ER: Right. There aren’t many women’s sports teams, so when you do find them, they are really serious. There aren’t many people who just play team sports to have fun. We just want to hang.

AR: We have a lot of women on L.A.F.A.B.L. who have not played basketball before-

ER: And we still pass them the ball.

AR: We do! It’s a chance to try it out without pressure.

ER: It’s more about the community than the actual sport.

AR: It’s very non-exclusive. We don’t exclude based on skill and we don’t give preference to people we know—anyone can play.


AE: How do you organize the league?

ER: We reserve the court a month in advance, then we hope people sign up.

AR: When we first started, we invested in this dream and I was like I really hope people will be interested in this, because I just spent $400. And they were.

ER: We try to make it really affordable for people—it’s only $16 for the season, and it includes trading cards and trophies. Everyone gets prizes, even if they don’t win.


AE: What is your working relationship like?

AR: We have a very natural partnership in the way we think about planning events and how we visualize creative concepts.

ER: We love cuteness and fun.

AR: Yes! The most important thing to me in life is having fun with cool people. In L.A. so many people are driven to their careers and themselves—I just want to have fun with nice people– we are making a world where that is a reality.


AE: What makes L.A.F.A.B.L. unique?

ER: It’s very low pressure. We play inspirational music- pump up jams! Like Jock jams.

AR: The best part about L.A.F.A.B.L. is that it has a very summer camp vibe, which I don’t think is easy to attain as an adult. You get to create cheers and become temporary best friends with people.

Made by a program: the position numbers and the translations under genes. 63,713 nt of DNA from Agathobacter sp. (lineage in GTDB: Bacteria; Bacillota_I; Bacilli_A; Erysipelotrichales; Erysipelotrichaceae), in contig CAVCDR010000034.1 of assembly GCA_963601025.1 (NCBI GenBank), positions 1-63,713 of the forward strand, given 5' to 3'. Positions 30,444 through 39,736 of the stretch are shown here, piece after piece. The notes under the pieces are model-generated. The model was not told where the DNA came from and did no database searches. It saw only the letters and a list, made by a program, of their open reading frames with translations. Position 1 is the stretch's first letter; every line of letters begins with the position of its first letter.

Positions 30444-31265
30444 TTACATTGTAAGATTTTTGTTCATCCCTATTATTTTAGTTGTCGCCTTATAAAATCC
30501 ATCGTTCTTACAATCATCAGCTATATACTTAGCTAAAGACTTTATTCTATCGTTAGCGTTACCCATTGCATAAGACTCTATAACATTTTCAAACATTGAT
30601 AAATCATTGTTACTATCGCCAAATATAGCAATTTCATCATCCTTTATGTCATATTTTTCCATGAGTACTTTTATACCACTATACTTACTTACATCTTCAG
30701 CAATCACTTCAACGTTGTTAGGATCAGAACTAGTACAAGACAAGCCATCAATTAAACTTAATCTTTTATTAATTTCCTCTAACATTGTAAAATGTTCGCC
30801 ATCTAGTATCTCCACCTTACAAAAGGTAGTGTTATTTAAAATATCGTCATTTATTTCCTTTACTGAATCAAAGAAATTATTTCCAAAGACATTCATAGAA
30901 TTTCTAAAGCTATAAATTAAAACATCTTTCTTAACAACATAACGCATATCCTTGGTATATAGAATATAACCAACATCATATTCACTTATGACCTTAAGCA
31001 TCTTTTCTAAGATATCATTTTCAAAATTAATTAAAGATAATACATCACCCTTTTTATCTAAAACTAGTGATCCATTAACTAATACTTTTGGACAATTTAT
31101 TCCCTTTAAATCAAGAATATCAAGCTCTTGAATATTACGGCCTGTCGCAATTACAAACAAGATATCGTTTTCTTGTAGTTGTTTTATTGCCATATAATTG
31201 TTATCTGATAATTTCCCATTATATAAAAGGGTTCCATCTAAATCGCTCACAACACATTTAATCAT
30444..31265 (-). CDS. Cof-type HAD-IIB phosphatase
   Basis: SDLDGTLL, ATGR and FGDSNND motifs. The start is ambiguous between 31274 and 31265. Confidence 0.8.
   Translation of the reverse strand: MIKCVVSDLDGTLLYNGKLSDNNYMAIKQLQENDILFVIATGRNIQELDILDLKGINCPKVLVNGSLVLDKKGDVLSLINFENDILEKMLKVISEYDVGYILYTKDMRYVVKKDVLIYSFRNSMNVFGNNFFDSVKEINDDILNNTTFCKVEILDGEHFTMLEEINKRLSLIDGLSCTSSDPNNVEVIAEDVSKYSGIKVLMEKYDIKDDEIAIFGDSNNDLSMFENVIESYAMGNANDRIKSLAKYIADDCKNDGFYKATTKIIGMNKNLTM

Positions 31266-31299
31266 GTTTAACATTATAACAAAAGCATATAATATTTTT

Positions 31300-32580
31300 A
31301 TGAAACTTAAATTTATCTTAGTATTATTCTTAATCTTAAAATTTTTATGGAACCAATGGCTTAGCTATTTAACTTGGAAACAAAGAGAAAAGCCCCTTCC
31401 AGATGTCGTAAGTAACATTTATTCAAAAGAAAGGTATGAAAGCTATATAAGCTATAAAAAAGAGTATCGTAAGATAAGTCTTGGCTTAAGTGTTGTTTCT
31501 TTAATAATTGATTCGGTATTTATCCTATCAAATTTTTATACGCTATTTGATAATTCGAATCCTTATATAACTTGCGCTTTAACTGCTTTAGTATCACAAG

ER: Maybe more than temporary, but at least that! It’s cute when someone falls over and everyone is like, “Wait, stop—are you OK?” One time, a defender and I, like, danced together as she guarded me.


AE: What kind of feedback have you gotten?

AR: We’ve had several people say it’s the highlight of their week, or the best thing that happened during their summer. We’ve definitely seen some partnerships and friendships form that weren’t there before.


AE: Do you guys have a sporty background?

ER: I’m a fitness instructor. I’m sporty in that way. But also I played soccer growing up and playing tennis. I like to ride my bike a lot. I’m ridiculous—I’m a Sagittarius.

AR: I’m an Aries. I’m not sporty. Although, maybe I am. I always thought of myself as clumsy and got made fun of in gym class all the time, but someone recently called me athletic. I take on the proud title of art jock.

ER: We are both musicians. A lot of people who are attracted to L.A.F.A.B.L. are artist types–we have an eclectic mix of funny people who you don’t usually see on the sports field.


AE: Anything else?

AR: I’ve always had an open call for L.A.F.A.B.L. halftime shows and the offer stands. If you know any dancers, beatboxers, cheerleaders, marching bands, etc. Let me know.


The next season of L.A.F.A.B.L. will start at the end of April. For information on how to sign up, join the Facebook group and watch for updates. While you’re at it, check out Effie and Aerienne’s other cool projects, like their band, Tonopah Music, and Effie’s Rock-Step (gender-free swing dancing).